Sunday, August 7, 2022

Blister Beetles


One of my favorite things is to help people identify insects or help resolve issues they may be having from insects wreaking havoc in their yards or gardens. Recently I received an email from someone near Kansas City that was experiencing a plague of blister beetles feeding on her milkweed. She said they had stripped the leaves in a day, and wondered if I had ever witnessed or heard of blister beetles feeding on milkweed? I had not and told her I would try to find out if this was commonplace. After asking around and submitting her image and question to a group I follow on Facebook. Turns out this is not all that uncommon, which surprised me. We know that a wide variety of insects, including monarchs and milkweed beetles are adapted to feeding on milkweed and can tolerate the toxins within the plant, and even gain some benefit from those toxins and are often inedible to predators. To have insects not typically seen on milkweed or known to feed on it, decimating it, seemed odd to me. I empathized with this person as she had planted milkweed to help the endangered monarch butterflies and in a matter of hours lost her plants to an insect often viewed as a nuisance.

There are over 2,500 species of blister beetles found throughout the World and approximately 250 species in the United States. The most common in our region are the ash-gray blister beetle, black blister beetle, striped blister beetle and the black and gray blister beetle. All have elongated body shapes with a very narrow thorax. This cylindrical shape seems to be characteristic of blister beetles. They also possess a chemical held within their legs called cantharidin. This chemical can be potentially harmful or even deadly to horses. It is believed that as few as 550 beetles, if ingested while grazing, or eating hay, can kill a foal or small horse (275 pounds or less). This is also dependent upon the species of blister beetle present and how sensitive your horse is to the chemical. For those pasturing your horses you need to be diligent and apply control measures to eliminate these beetles from your pastures, or hay fields. This same chemical is also used to create a controversial drug called “Spanish Fly.” It is this chemical that earned the beetle their common name of blister beetle. When skin comes in contact with the chemical a reaction occurs and can create painful blisters. I myself have experienced this. A few years ago, one landed on my neck, I brushed it away, but not before it released a healthy dose of cantharidin and left blisters on my neck that were painful for days. This is chemical warfare at its best in a bug-sized package. It is believed that many species may have as much as 50% more concentrations of cantharidin than other species. The striped blister beetle is one such species with higher levels of this chemical.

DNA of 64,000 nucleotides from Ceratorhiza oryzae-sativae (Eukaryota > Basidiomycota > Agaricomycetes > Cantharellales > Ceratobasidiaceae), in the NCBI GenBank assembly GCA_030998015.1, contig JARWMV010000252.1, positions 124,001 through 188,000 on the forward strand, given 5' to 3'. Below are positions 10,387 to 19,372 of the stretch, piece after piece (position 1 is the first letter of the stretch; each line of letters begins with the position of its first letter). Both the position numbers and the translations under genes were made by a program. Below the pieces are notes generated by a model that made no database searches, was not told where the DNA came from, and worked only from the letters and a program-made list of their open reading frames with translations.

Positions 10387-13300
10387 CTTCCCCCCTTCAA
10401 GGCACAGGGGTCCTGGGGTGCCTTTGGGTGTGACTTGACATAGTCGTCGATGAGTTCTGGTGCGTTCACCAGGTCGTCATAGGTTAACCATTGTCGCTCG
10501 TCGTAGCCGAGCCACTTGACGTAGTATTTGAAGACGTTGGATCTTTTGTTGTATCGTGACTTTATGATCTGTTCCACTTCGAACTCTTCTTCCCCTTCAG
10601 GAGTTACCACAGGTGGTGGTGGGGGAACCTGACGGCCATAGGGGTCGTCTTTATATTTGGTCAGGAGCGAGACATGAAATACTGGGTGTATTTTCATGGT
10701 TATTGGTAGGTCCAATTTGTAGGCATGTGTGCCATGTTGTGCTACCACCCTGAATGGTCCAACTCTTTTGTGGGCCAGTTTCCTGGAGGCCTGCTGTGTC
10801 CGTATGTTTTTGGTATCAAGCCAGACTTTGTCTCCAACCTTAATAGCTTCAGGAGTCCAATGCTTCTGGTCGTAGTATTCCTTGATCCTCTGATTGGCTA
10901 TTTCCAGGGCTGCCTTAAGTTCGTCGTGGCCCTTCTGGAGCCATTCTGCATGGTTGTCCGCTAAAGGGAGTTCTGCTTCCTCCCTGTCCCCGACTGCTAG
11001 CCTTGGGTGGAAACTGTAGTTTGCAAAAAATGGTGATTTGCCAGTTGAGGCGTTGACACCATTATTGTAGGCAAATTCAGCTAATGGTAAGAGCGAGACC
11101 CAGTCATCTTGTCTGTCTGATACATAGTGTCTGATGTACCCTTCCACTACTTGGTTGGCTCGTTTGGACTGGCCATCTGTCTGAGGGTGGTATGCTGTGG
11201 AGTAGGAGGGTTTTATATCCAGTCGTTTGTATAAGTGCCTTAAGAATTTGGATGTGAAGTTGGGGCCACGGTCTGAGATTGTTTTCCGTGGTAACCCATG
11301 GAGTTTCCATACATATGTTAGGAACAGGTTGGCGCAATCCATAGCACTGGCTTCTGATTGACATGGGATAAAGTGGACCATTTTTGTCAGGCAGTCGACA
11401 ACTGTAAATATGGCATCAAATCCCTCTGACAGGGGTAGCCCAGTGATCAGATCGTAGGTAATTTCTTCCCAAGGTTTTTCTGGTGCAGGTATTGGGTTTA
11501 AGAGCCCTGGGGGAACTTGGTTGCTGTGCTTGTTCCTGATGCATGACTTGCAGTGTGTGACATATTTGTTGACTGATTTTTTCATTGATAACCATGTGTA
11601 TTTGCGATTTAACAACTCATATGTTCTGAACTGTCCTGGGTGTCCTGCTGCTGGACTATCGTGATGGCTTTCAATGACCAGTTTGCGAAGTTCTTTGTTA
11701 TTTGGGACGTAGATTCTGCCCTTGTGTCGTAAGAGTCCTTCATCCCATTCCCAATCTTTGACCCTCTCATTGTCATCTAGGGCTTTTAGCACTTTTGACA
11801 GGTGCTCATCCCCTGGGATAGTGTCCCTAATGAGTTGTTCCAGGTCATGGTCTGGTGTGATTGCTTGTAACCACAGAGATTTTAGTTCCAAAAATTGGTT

I don’t want to sound all doom-and-gloom when it comes to these insects, like nearly all bugs there is a good side. With the blister beetle it comes in the form of pest control, and in the creation of various drugs. One of which treats pox viruses like chicken pox.

The female lays clusters of eggs within the soil. When the eggs hatch, many species of these beetles seek out grasshopper eggs within the soil, or young grasshopper nymphs that are near the surface of the ground and ready to leave the soil. They will feed on these eggs and nymphs, thus controlling future populations of these often nuisance insects. Some species even feed on the eggs or larvae of other blister beetles or even bees. All blister beetles are carnivores in the larval stage. Grasshoppers can occur in near plague-like populations and wreak havoc on agricultural crops and garden produce. Not to mention their craving for screens, clothing and other non-food items that make them a pest near homes. This biological control the blister beetle provides is beneficial in helping control grasshopper population explosions. In the adult stage blister beetles feed on a variety of plants, some, but not all include carrots, soybeans, alfalfa, clover, radish, cabbage, and ornamental plants like hosta. As well as milkweed, apparently. They are also fond of pigweed, and ragweed. Keeping these noxious weeds out of your landscape can go a long way in reducing blister beetle numbers. Picking the beetles off plants and destroying will reduce numbers, especially if done before large populations are allowed to establish. Placing lime or Diatomaceous Earth near plants won’t kill the beetles but will repel them.

This year, according to several individuals I spoke to, is a boom year for blister beetles. What causes insects to have boom or bust populations from year-to-year? There are often numerous reasons, and in the case of the blister beetle, it could be the past few years of excessive grasshopper numbers. With so much food available to the blister beetle, their survival rate would be greater as would their population numbers. We also had a milder winter, and plenty of moisture early on in the spring. All of these conditions combined could have contributed to the explosion of blister beetles this year.

Love them or hate them, there is both good benefits and downright bad effects caused by the blister beetle. If you have horses and notice blister beetles in your pastures, then control may be warranted. If you have garden produce being destroyed by the adults feeding habits control may be needed. However, if the feeding is not causing issues, leaving them may be the best choice, thus allowing them to do their best work in the form of controlling those damaging grasshoppers.


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